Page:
Standard Article

Photosynthesis: The Calvin Cycle

  1. Dieter Heineke1,
  2. Renate Scheibe2

Published Online: 15 MAR 2009

DOI: 10.1002/9780470015902.a0001291.pub2



How to Cite

Heineke, D. and Scheibe, R. 2009. Photosynthesis: The Calvin Cycle. eLS. .

Author Information

  1. 1

    Universität Göttingen, Albrecht-von-Haller-Institut für Pflanzenwissenschaften, Germany

  2. 2

    Universität Osnabrück, Fach-bereich Biologie/Chemie, Abteilung Pflanzenphysiologie, Germany

Publication History

  1. Published Online: 15 MAR 2009


The Calvin cycle is a reductive process in the stroma of chloroplasts responsible for the synthesis of carbohydrates from carbon dioxide. The reactions are organized in a cyclic metabolic pathway that was named after its discoverer Melvin Calvin who received the Nobel Price for Chemistry in 1961. Reducing power in the form of NADPH (nicotinamide-adenine dinucleotide phosphate reduced form) and energy as adenosine triphosphate (ATP) required for this process are generated in the light reactions located in the thylakoid membrane. Light activation of this process is achieved by covalent redox-modification of some key enzymes that are inactive in the dark.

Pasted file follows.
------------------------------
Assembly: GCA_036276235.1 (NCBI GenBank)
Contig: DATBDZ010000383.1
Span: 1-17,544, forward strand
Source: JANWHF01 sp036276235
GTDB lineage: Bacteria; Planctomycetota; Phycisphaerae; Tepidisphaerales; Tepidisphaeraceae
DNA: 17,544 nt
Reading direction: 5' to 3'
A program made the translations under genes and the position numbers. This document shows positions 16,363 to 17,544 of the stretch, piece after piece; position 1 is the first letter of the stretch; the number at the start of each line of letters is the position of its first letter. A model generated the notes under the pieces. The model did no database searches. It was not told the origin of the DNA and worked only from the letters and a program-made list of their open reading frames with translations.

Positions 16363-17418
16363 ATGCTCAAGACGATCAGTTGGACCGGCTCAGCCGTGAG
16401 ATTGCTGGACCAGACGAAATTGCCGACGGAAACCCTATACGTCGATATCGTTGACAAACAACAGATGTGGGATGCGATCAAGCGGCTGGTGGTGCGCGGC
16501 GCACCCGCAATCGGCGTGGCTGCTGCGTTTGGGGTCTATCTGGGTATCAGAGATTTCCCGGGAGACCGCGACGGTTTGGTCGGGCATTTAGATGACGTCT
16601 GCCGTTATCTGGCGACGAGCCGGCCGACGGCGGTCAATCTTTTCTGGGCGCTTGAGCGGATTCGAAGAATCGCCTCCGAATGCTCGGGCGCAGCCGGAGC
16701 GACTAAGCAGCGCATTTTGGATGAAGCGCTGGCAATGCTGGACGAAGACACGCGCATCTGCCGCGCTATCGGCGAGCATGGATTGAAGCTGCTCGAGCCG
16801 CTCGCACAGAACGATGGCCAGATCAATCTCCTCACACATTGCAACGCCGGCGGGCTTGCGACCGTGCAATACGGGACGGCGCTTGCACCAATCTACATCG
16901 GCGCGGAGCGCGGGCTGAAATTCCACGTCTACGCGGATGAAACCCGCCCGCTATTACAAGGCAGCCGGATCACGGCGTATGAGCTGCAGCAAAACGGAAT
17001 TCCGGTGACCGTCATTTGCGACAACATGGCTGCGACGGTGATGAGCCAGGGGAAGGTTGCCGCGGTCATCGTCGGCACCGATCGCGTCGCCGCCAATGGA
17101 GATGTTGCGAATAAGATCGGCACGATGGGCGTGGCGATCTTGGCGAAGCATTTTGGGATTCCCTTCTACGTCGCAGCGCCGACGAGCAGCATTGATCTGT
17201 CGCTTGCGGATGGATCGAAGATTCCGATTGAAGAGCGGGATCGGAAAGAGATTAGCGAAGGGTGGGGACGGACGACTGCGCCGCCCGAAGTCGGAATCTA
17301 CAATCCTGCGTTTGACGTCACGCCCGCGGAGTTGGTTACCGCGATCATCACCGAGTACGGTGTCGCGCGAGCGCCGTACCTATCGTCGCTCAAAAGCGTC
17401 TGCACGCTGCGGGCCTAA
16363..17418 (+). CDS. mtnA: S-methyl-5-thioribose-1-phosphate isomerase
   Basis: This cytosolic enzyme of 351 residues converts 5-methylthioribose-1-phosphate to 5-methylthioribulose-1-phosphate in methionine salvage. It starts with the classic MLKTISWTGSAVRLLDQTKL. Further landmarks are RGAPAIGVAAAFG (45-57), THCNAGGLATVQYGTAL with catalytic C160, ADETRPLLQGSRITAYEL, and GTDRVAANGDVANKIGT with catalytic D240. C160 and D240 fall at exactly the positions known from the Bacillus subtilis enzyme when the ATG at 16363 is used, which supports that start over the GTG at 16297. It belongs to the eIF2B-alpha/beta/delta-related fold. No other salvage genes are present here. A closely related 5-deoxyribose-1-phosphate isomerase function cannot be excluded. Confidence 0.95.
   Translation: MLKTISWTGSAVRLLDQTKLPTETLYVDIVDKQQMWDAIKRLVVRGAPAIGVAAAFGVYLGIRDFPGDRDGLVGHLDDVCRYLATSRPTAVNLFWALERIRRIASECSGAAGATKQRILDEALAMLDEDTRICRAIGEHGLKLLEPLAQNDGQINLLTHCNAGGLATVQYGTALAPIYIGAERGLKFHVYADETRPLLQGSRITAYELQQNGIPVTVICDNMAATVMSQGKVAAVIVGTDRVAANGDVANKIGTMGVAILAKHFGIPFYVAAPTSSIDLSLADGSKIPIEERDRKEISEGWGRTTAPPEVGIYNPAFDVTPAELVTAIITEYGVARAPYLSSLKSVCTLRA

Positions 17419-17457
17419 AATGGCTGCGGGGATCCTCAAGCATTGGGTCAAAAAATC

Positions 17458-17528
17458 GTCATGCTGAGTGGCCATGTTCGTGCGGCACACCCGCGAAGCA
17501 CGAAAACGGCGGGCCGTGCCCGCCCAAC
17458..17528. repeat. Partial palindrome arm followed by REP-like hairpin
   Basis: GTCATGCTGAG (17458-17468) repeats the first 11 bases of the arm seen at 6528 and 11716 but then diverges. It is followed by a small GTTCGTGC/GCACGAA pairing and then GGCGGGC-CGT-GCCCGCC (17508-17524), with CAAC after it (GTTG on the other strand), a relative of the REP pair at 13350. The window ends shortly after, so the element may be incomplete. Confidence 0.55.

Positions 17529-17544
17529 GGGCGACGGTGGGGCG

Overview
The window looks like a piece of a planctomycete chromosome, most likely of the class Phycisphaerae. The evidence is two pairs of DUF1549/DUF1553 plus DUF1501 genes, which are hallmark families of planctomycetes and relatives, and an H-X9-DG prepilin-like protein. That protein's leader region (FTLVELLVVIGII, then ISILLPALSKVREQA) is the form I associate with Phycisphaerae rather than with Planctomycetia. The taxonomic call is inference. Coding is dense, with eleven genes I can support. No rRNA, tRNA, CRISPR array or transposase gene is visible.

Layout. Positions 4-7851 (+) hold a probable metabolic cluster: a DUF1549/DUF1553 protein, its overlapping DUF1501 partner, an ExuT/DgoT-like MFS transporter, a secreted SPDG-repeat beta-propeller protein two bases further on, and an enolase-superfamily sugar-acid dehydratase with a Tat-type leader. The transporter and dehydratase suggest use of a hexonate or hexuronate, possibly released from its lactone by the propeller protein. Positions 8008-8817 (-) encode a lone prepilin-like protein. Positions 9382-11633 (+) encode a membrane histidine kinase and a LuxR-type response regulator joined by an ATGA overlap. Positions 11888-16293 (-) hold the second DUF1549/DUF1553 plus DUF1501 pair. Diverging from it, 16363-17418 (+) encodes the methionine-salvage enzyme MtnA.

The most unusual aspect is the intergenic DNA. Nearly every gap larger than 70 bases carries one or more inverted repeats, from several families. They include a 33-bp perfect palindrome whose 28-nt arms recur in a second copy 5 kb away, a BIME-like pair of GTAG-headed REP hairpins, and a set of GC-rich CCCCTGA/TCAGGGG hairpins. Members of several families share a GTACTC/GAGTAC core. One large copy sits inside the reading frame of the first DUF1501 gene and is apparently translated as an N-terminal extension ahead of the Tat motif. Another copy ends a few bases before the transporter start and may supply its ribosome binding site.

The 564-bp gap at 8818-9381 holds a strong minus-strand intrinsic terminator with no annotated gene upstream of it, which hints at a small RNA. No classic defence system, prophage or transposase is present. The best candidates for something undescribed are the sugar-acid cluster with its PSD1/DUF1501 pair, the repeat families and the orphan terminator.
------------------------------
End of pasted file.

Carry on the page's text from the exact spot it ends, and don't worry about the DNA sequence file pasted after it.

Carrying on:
• assimilation;
  • Calvin cycle;
  • light activation;
  • thioredoxin